The Founder is an interesting watch, but does it live up to the hype?
Ah, the Golden Arches. From birthday parties when I was young to late night drunken escapades last night, they have fed me many a time.
They stand as a beacon of hope in an otherwise sea of disappointing meals, where every burger tastes as good as the last, and it’s somehow acceptable to eat ice-cream and bacon at the same time.
So it seems only fitting that someone rolled up their sleeves and made a film about those two glorious parabolas – or perhaps more fittingly, the people behind them.
Our story starts with Ray Kroc (Michael Keaton), a milkshake salesperson from Illinois.
With nothing but a driving will and a couple of useless business ideas, he spent his life travelling the U.S., trying, albeit unsuccessfully, to make ends meet.
That is until he stumbled across a little restaurant in San Bernardino, California.
Here, two restaurateurs, Mac (John Carroll Lynch) and Dick (Nick Offerman) were able to create the never before seen establishment, McDonald’s. Their restaurant promised a 30 second turnaround, aided by a ballet-like operating system maximised for efficiency, affectionately known as the speedee system.
Kroc took an interest in their operation, proceeding to become a business partner, and eventually the owner of the McDonald’s we know today.
The original owners however were subject to a less fortunate future, as their family-friendly restaurant suffered a slow and torturous demise, their home-grown business torn from their hands.
The Founder isn’t a mind-blowingly incredible film, but that’s not to say it doesn’t have its moments.
The character progression of Ray Kroc seamlessly turned him from the underdog we were all rooting for, to the villain we all hated, leaving me a little sad inside and very tense on the outside. Director John Lee Hancock spent the first third of the film inspiring us, instilling us with the ideals of ‘The American Dream’, only to cut us down when the true Ray Kroc surfaced.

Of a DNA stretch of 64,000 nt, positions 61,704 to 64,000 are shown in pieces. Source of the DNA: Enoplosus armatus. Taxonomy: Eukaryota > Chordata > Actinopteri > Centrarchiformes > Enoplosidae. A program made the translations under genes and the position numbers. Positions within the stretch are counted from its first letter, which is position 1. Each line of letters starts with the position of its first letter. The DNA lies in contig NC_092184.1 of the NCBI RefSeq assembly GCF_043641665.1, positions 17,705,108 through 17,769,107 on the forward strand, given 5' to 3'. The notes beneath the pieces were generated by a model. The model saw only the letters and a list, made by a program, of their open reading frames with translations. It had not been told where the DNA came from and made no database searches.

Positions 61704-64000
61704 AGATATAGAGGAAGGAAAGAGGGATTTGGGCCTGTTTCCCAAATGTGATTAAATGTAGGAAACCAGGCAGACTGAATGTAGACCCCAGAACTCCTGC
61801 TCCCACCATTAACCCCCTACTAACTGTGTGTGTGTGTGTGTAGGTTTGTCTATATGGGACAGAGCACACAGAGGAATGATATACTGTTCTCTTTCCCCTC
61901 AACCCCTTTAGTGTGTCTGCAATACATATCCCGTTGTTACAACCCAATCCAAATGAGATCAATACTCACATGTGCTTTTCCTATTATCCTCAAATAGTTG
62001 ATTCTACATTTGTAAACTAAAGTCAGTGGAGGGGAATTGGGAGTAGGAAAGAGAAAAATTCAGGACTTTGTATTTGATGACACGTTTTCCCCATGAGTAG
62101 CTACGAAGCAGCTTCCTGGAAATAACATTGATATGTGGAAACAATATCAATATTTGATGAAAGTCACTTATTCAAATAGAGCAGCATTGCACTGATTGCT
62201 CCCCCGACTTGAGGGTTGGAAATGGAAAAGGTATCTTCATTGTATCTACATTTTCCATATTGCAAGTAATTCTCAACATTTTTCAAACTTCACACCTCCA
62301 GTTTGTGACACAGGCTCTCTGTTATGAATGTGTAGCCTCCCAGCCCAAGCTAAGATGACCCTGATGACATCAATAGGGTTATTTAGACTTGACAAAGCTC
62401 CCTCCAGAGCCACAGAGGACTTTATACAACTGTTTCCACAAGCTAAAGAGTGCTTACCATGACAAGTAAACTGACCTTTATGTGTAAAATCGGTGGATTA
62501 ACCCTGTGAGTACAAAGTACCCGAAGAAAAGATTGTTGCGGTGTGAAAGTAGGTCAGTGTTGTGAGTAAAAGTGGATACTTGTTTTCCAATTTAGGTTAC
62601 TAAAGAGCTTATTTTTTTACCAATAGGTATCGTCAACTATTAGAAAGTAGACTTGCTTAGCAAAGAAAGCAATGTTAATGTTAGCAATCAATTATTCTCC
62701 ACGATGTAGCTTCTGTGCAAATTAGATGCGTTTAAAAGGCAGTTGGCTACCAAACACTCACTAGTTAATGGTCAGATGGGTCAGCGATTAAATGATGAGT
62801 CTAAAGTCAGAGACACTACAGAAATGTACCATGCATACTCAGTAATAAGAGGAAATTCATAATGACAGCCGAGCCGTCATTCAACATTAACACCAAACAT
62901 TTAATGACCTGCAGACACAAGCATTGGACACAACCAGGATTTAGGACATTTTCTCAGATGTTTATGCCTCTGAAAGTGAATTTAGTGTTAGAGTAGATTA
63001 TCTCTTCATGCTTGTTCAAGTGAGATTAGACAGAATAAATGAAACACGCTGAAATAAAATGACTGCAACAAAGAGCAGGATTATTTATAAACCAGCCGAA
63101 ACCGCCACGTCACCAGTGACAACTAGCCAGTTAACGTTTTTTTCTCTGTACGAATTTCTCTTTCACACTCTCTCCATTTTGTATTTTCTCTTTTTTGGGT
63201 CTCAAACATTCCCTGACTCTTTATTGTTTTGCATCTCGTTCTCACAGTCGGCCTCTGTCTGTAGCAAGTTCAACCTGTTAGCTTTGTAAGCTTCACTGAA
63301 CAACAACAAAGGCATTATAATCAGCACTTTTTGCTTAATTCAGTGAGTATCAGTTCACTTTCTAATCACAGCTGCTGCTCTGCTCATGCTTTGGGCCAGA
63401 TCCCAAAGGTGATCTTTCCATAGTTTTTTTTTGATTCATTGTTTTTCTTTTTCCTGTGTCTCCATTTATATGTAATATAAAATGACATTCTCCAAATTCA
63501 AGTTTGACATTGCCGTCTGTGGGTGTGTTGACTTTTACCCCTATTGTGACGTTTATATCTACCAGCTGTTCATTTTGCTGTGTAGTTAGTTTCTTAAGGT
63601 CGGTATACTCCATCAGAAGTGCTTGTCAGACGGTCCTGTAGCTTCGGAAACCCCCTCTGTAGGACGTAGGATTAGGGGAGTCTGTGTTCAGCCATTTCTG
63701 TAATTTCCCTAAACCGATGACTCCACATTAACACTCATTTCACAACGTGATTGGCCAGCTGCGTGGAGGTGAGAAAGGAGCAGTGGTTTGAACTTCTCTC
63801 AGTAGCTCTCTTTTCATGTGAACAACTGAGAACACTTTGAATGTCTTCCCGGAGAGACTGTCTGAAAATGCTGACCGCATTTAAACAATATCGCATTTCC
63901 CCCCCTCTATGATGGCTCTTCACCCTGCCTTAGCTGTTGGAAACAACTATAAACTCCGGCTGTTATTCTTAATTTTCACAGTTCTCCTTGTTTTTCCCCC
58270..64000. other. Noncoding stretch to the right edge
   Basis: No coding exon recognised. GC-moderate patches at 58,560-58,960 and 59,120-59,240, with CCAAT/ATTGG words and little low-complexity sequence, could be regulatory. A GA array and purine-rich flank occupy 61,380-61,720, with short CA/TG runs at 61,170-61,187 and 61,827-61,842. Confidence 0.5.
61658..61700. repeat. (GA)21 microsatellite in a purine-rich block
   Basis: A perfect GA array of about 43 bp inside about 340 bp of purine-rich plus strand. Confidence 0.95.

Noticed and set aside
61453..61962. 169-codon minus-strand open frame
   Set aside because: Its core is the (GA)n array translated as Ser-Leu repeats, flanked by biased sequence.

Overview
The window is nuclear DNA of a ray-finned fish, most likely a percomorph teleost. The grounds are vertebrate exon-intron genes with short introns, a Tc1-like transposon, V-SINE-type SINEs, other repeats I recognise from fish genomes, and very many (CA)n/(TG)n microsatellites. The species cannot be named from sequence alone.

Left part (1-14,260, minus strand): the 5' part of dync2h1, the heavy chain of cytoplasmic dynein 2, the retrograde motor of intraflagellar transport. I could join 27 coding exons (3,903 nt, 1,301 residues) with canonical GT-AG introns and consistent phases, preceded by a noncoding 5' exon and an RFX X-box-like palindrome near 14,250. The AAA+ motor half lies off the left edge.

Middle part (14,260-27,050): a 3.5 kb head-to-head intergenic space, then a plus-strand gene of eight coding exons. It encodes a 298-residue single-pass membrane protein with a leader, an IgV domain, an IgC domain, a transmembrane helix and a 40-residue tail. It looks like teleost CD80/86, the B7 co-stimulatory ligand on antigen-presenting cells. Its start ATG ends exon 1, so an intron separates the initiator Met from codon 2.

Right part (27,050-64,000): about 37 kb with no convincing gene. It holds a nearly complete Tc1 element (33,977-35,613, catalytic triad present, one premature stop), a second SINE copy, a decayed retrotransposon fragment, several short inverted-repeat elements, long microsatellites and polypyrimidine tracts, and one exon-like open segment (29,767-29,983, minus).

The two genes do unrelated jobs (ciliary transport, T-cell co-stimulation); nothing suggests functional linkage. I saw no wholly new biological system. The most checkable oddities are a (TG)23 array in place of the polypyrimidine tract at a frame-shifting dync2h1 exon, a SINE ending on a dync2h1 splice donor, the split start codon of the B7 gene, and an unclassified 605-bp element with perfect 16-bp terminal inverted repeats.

Hancock perfectly juxtaposes the rising ideals of the McDonald’s restaurant with the demise of Kroc’s personal morality.
While Kroc strives to make the Golden Arches as iconic as the Cross and the Flag, entrenched with values of family and unity to his customers, he destroys the lives of so many around him. In the name of honest and integrity, Kroc steals, cheats, and just becomes a generally bad dude.
Hancock’s critique of Kroc’s methods seems to be a part of a wider criticism of ‘The American Dream’.
We’re all obsessed with the idea of becoming rich and successful, but at what cost?
Ray Kroc happily stated there was no end game; he was never going to stop to get what he wanted, and he was never going to stop wanting. And so many people were broken and hurt by his relentlessness. The phrase “dog eat dog” rings out of Kroc’s mouth like it’s an inevitability, and not an active choice he made time and time again.
We want to believe the best in people, but people aren’t always the best, and that’s why The Founder is so saddening.
On a lighter note, Michael Keaton was amazing! I mean, isn’t he always? The man goes from strength to strength, drawing on some of his zanier characters to highlight Kroc’s fidgety entrepreneurial attitude and annoying persistence. I couldn’t help but notice a little bit of Beetlejuice in the way he walked and talked. Perhaps he saw some similarities between the bio-exorcist and Mr. Macca’s.
Hate it or love it, The Founder is an interesting insight into the world’s most popular restaurant, and definitely worth a watch.